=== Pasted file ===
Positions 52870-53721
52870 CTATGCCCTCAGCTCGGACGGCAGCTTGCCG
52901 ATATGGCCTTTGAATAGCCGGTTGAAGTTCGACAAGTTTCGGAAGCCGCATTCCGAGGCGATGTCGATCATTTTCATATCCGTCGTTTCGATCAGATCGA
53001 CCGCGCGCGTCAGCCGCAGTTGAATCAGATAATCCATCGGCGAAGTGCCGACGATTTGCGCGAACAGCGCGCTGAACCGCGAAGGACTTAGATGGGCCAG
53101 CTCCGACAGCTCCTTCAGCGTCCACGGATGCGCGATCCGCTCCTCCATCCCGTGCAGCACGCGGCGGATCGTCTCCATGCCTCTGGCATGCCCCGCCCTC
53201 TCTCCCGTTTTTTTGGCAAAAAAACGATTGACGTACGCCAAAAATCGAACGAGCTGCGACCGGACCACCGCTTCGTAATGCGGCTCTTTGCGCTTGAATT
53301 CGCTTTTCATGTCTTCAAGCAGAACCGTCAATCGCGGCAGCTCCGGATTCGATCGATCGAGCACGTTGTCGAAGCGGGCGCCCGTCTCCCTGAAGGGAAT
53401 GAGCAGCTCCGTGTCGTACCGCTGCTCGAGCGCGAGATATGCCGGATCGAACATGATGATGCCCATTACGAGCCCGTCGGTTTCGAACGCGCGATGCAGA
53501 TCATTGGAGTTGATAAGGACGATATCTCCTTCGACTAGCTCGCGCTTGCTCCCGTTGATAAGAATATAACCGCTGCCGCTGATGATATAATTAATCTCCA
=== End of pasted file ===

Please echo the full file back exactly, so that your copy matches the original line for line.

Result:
Positions 52870-53721
52870 CTATGCCCTCAGCTCGGACGGCAGCTTGCCG
52901 ATATGGCCTTTGAATAGCCGGTTGAAGTTCGACAAGTTTCGGAAGCCGCATTCCGAGGCGATGTCGATCATTTTCATATCCGTCGTTTCGATCAGATCGA
53001 CCGCGCGCGTCAGCCGCAGTTGAATCAGATAATCCATCGGCGAAGTGCCGACGATTTGCGCGAACAGCGCGCTGAACCGCGAAGGACTTAGATGGGCCAG
53101 CTCCGACAGCTCCTTCAGCGTCCACGGATGCGCGATCCGCTCCTCCATCCCGTGCAGCACGCGGCGGATCGTCTCCATGCCTCTGGCATGCCCCGCCCTC
53201 TCTCCCGTTTTTTTGGCAAAAAAACGATTGACGTACGCCAAAAATCGAACGAGCTGCGACCGGACCACCGCTTCGTAATGCGGCTCTTTGCGCTTGAATT
53301 CGCTTTTCATGTCTTCAAGCAGAACCGTCAATCGCGGCAGCTCCGGATTCGATCGATCGAGCACGTTGTCGAAGCGGGCGCCCGTCTCCCTGAAGGGAAT
53401 GAGCAGCTCCGTGTCGTACCGCTGCTCGAGCGCGAGATATGCCGGATCGAACATGATGATGCCCATTACGAGCCCGTCGGTTTCGAACGCGCGATGCAGA
53501 TCATTGGAGTTGATAAGGACGATATCTCCTTCGACTAGCTCGCGCTTGCTCCCGTTGATAAGAATATAACCGCTGCCGCTGATGATATAATTAATCTCCA